Any of these methods will positively impact lead conversions if they are deployed correctly and utilized consistently. There is a good chance that your organization is already utilizing lead scoring and/or lead grading techniques in marketing and outreach functions. If you are focusing on the creation of an AI model for “Predictive Lead Scoring,” there are several relevant data sources you will want to consider such as:
- Demographic data
- Firmographic data (industry, location, company size, status, structure, performance)
- Geographic data
- Activity data
- Web behavior
And of course, customer profiles are influenced by buying behaviors.
The Key to Customer Success with a Predictive AI Model
If you have already deployed a predictive AI model, consider the model was trained utilizing buying behavior captured before the recent shift. How will your AI model handle the massive changes in buying behaviors that have occurred in recent months? Will it be as accurate as it was previously? Should you retrain your model on more recent buying patterns or should you ignore recent changes and assume buying behavior will return to what it was like before the recent shift? There are several options to consider. Here are two:
- If you believe customer behaviors will go back to what they were before the shift, then you could ignore data collected after the shift and hope your model survives a temporary decrease in performance before behaviors return to normal patterns.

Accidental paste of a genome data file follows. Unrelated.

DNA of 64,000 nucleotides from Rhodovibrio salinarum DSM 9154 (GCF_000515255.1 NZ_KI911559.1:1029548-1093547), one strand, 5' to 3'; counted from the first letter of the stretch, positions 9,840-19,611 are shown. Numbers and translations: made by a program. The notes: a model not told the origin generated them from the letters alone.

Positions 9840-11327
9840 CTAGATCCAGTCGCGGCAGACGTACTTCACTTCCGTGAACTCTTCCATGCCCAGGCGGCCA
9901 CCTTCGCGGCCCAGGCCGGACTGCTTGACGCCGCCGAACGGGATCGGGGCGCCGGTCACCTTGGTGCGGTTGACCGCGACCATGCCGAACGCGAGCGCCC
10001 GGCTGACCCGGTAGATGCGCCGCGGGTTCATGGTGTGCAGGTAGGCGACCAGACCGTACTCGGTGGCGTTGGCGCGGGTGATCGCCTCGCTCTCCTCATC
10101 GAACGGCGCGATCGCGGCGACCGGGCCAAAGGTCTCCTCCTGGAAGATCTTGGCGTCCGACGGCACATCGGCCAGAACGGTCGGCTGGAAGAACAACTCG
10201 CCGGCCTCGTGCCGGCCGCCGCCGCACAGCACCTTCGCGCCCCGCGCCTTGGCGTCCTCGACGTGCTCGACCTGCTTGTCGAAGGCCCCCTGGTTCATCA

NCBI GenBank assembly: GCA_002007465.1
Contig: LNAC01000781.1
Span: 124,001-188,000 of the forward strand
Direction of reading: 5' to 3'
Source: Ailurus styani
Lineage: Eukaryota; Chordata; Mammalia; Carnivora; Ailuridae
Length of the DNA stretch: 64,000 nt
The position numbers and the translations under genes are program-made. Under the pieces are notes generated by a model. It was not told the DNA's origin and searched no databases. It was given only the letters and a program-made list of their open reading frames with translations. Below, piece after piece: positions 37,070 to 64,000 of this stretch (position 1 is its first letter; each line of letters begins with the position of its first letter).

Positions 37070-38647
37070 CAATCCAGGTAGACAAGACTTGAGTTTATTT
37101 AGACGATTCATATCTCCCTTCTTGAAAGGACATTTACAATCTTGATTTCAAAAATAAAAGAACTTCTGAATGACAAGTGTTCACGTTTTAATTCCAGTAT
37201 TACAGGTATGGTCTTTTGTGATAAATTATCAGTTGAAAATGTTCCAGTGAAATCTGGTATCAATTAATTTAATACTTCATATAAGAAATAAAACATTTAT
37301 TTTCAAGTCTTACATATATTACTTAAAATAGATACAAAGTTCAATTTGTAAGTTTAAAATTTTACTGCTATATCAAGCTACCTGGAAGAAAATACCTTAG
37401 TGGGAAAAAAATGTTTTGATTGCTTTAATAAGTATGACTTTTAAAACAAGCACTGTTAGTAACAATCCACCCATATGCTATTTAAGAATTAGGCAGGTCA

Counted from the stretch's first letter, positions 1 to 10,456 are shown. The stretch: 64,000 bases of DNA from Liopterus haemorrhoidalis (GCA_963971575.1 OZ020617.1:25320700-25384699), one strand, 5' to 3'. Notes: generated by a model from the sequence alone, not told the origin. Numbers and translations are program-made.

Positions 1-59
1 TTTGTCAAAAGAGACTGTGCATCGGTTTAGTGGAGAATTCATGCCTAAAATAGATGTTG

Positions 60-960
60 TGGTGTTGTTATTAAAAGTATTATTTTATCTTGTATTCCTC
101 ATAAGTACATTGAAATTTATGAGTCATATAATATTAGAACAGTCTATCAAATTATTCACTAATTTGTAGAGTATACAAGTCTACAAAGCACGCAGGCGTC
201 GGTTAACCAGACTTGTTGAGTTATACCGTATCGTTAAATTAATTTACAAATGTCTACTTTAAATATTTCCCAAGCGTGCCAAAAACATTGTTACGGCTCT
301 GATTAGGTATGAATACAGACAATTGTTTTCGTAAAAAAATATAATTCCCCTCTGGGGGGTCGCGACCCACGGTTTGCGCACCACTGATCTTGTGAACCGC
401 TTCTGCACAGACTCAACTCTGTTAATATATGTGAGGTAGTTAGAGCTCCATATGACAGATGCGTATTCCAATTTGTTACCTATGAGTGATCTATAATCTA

- If you are convinced customer behaviors will change, then perhaps you should create a new model trained only on data acquired “post shift” and run both models side-by-side to help determine where you are still having success with the original model, and where the shift is impacting your business. This approach may be feasible only if you have accumulated enough data since the shift to retrain the model. It may require an adjustment period to use.
No single answer is correct for all businesses. Also, using your model in a vacuum is a bad idea. Rather, you should be informing your use of predictions with context. You have a better chance of adaptation if you choose the second approach. In either case, using predictive models while keeping the big picture in mind can help identify when an AI model runs into issues or goes astray. Identification of problems with your model is therefore just as important as how you train the model to begin with.
Are you making the right choice for the future? Atrium can help guide you in your decisions. Contact us to discuss your company’s needs today.